Can Artificial Intelligence Restore Humanity In Marketing?
Let’s be honest about the state of marketing. It is overtly commercial, nearly everywhere you turn your gaze, and talks to you as if it knows you (and sometimes it knows too much). Advertising straddles the line between creepy and invasive, and the storytelling that was so good in the heyday of advertising in the ’60s and ’70s has given way to offers, invites, and tricks to drive click-throughs in the hopes of a sale.
In my role working with a variety of startups, a recurring theme has recently emerged of bringing humanity back to marketing—you know, the personal call or the knowledgeable shopkeeper.
On the B2B front, this is a reaction to “nurturing” campaigns, which I believe fall somewhere between neutering a brand and butchering a potential relationship. On the consumer side, ads that retarget based on browser history, what is picked up by the mic on a phone, or what is put into a shopping cart make it blatant that data about our behaviors is used to market to us. The result? We don’t believe the advice we’re given and, instead, are willing to buy into the agenda of the recommender.
Where is the humanity? Ironically, artificial intelligence could be the answer. AI gives brands a way to show off their personalities, provide people with fast and accurate answers, and scale to a variety of audiences. But as with Siri (snarky) vs. Alexa (confident yet impersonal), AI can also create a brand voice that creates a lasting impression.
For consumer brands, the “voice” of AI helps marketers establish a vibe that is hard to do with banner and text ads. Here are some examples that showcase AI as both a part of the product and an experience with the brand.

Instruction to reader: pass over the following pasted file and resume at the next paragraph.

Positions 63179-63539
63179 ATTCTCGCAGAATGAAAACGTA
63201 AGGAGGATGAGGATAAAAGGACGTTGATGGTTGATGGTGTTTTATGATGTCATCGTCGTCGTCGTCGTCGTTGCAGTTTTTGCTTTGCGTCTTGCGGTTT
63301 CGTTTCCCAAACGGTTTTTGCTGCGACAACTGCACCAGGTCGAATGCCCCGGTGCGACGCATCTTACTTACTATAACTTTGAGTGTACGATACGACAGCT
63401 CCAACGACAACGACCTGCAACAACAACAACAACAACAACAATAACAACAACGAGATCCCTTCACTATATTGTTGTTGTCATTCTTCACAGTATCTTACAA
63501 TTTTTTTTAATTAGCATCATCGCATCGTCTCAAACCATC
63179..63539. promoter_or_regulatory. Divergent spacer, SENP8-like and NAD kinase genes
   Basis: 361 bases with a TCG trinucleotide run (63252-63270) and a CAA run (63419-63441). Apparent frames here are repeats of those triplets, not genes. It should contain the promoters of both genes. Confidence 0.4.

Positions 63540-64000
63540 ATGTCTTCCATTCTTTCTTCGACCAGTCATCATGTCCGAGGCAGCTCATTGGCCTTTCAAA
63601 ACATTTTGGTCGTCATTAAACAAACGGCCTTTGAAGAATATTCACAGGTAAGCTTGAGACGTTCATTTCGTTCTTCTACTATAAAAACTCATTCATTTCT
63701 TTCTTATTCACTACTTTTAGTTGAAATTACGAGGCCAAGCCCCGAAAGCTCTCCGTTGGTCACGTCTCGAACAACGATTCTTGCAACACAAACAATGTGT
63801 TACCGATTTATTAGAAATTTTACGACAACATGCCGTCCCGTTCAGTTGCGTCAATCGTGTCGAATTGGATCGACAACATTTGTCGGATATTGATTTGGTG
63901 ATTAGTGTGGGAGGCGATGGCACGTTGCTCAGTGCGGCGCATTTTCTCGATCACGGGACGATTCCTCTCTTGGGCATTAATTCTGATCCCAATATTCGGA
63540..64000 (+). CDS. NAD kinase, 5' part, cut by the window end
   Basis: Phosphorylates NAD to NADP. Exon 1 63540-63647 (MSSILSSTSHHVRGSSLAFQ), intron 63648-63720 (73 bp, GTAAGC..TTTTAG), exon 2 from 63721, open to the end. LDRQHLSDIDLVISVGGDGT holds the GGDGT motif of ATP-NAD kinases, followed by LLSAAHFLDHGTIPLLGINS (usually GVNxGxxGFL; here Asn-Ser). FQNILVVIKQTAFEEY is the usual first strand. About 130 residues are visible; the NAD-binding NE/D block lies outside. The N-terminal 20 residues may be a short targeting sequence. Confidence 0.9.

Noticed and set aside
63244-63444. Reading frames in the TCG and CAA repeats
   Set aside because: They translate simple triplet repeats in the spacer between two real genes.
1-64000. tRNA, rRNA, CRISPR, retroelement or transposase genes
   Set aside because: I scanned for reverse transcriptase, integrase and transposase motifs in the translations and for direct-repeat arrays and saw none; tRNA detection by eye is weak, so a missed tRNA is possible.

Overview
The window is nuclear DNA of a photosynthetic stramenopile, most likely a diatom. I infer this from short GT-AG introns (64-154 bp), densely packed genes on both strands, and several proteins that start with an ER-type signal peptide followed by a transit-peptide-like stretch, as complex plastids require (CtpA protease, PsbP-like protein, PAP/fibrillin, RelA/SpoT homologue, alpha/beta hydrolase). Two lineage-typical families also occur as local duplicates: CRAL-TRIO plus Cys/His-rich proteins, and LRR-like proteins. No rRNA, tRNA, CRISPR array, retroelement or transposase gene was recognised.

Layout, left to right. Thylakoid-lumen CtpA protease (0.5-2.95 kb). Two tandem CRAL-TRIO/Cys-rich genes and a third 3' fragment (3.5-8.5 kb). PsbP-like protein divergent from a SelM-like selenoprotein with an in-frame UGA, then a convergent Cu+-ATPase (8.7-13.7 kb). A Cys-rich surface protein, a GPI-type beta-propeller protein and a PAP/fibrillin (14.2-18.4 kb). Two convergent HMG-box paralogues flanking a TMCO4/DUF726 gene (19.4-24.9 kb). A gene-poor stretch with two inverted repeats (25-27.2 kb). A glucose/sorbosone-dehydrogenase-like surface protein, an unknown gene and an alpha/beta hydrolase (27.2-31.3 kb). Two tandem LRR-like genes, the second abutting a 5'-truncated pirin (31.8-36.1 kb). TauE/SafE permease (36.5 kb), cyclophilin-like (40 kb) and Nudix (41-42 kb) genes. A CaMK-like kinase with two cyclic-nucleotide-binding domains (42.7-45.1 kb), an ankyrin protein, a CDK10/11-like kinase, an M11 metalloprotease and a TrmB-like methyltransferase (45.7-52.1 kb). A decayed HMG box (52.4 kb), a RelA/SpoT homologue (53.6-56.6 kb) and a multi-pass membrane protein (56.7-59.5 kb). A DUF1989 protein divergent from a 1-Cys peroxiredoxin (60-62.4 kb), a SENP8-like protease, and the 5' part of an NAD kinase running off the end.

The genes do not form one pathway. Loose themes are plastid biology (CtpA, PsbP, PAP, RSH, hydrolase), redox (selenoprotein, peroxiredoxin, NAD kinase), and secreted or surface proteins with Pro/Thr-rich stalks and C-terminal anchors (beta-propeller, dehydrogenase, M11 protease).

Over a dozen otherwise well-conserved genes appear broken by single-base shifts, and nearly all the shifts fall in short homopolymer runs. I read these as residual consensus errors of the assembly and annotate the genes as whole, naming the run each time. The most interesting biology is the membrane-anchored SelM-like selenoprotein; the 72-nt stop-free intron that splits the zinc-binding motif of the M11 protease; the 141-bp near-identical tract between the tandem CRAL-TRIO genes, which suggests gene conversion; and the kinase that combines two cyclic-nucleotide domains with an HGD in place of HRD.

- Lemonade: Who would have thought insurance could be edgy? The folks at home/rental insurer Lemonade have a “we’re in it with you” attitude, which translates to how their app messages you, and it appeals to Millennials with end-of-year donations with leftover funds.
- X.ai: Scheduling meetings is a bore and hardly the most intellectual effort. But X.ai’s Amy and Andrew Ingram play the AI-powered role of personal assistant with a light but helpful negotiation style that gets meetings on the board without the endless back and forth.
- Lowe’s Lowebots: In the store the size of a typical Lowe’s, finding what you need and which version of it can be daunting. But Lowe’s in-store helpfulness has an AI spin in the form of Lowebots, which you can question and have them guide you around the store. AI enables you to talk to them about what you need, then they take you to it.
- Hilton’s Connie: More, um, robotic is the voice of Connie, the AI-powered robot at some Hilton hotel locations. Still more of a robot than a brand voice, it does allow people to ask someone other than the concierge for help.
- Under Armour’s Record App: While you won’t be offered a personality to talk to or a cute-looking physical robot, this app uses AI to calculate and provide custom fitness and nutrition plans based on its use and data from other fitness apps. Humanizing the advice is key to Under Armour’s brand strategy of doing things that make you better.
For B2B interactions, AI is going to emerge under many guises, some more obvious than others. The voice of the brand will still be delivered by reps that handle customers themselves. But under the cover of better scripts, more impactful conversations, and improved training, here are three interesting ways AI is going to change the selling process:
- Qurious.io: This sales training app “listens” to what works for top sales reps and teaches those tips to the newer/more junior folks.
- Drift.com: This platform speeds the time between site visits and sales conversations by using AI to collect customer input, route the call to a rep, and put a meeting on the calendar in one short online chat. (Full disclosure: I have worked with Drift but am not an investor.)
- Chorus.ai: This tool analyzes meetings and conversations, then gives feedback for improvement and improving conversations. Sales-enablement and sales-training teams get to give feedback using AI as the heavy.
Many AI projects are going on that will bring news, weather, content marketing, and internal data decisions to a higher level. But using robots to deliver humanity is the cause I am most hopeful for.
P.S.: This article was conceived, written, and edited by real people.